Brooklyn Borough President Marty Markowitz named his appointee to the resurrected citywide school board today, choosing a college administrator with a child in the city’s public school system.
Gbubemi Okotieuro, the associate dean for governmental and external relations at Medgar Evers College and the father of a high school senior, said in an interview today that he would be a dedicated member of the Panel for Educational Policy. Describing himself as a parent who has been heavily involved “behind the scenes” in his son’s education, Okotieuro said he would not shy away from voicing his opinions.
“I’m not looking for a fight, God knows I’m not. But if you don’t want a man who can think for himself, I’m not your man,” he said. “Marty and I had a talk, and I was very clear, if you want me for this appointment, I’m going to do what I believe is right for my own son and the other kids out there.”
The panel, which became legally nonexistent when the state Senate refused to renew mayoral control legislation this summer, is slowly being reconstituted now that the law is back in effect. With Markowitz’s appointment, there is one seat that remains to be filled by Bronx Borough President Ruben Diaz Jr. A spokesman for Diaz said he was still interviewing candidates for the position.
Okotieuro, who immigrated to the U.S. in 1987 from Nigeria and previously taught urban studies at Queens College, became acquainted with Markowitz through his job at Medgar Evers College.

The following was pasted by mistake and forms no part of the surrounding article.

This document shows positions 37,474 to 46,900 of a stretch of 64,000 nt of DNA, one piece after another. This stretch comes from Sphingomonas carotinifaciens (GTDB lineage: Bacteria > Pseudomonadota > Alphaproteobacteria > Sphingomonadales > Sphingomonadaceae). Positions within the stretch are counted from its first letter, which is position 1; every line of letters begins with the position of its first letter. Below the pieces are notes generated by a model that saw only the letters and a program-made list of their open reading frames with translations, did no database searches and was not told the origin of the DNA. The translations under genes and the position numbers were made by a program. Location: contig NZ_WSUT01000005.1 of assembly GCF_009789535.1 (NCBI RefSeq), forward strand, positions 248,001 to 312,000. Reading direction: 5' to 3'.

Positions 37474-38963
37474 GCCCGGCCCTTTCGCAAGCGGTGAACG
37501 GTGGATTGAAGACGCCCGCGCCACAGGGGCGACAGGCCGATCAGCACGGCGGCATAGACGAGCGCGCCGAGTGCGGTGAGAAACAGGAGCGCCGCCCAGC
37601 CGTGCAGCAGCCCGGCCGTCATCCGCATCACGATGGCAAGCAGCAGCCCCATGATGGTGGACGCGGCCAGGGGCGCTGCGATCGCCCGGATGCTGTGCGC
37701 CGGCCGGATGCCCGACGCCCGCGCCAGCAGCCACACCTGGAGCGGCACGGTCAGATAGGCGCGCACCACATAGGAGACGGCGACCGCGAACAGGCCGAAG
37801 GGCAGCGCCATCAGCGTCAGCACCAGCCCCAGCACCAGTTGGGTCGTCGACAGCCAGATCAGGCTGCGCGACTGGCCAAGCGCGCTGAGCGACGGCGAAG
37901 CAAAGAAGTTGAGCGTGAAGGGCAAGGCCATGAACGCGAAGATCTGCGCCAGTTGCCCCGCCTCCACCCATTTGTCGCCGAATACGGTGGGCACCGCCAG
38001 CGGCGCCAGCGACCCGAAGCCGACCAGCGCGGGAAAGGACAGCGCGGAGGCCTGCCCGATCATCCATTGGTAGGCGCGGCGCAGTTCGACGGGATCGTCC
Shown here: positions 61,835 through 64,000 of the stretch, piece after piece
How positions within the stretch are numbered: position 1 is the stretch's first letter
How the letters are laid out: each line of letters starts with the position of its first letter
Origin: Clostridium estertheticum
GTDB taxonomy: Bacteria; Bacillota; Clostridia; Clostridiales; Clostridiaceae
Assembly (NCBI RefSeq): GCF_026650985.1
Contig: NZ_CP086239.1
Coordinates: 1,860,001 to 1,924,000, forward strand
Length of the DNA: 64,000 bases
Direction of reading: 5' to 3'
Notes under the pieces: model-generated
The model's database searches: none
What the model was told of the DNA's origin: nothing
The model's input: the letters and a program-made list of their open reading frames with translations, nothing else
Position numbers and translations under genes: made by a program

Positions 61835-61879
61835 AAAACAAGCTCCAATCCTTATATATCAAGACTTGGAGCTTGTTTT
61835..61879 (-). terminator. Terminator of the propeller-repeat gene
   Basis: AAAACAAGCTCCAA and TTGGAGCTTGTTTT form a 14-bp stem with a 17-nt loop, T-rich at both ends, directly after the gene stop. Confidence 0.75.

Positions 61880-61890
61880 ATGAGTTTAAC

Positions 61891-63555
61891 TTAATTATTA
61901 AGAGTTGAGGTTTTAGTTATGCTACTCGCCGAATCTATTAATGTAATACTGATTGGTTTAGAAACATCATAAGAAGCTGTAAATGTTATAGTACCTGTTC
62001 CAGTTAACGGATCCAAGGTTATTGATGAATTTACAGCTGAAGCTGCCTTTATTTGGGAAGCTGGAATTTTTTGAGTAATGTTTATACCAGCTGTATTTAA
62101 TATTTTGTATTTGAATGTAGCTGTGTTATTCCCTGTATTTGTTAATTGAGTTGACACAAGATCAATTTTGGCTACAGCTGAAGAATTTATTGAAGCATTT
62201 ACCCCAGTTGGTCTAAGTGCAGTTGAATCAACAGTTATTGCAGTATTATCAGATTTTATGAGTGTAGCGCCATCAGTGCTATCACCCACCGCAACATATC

Aware of the panel’s limited influence — its critics call it a “rubber stamp” for Chancellor Joel Klein’s policies — Okotieuro said the opportunity to become more involved was too important to pass up.
“As a parent with a child who’s been going to the public schools for a while, there’s a feeling that you need to get into the fray and be part of the change as opposed to be just being on the sidelines,” he said. “And I felt it was the good time to do this.”
As an administrator at Medgar Evers, Okotieuro said he has seen graduates of the city’s public schools struggle when faced with college-level work. Now that his own son — a musician at the Brooklyn High School of the Arts — is beginning the college application process, Okotieuro said that he would like to focus on improving city high schools’ college preparation.
Though he supports some of Klein’s policies, he said wants to see less of an emphasis placed on test scores, more art programs, and more avenues for parental involvement.
“It’s very difficult to me to tell me that I cannot come over the school once in a while just check in on my kid, just give him $10 for lunch, as an excuse to see the young man. Those sorts of things matter,” he said, adding that he visits his son’s school about once a week.
Mayor Bloomberg has said that the panel’s first order of business will be voting on his proposed plan to end social promotion for fourth and sixth graders. Markowitz has not taken a position on the issue, and Okotieuro said he would reserve judgment until hearing others’ opinions.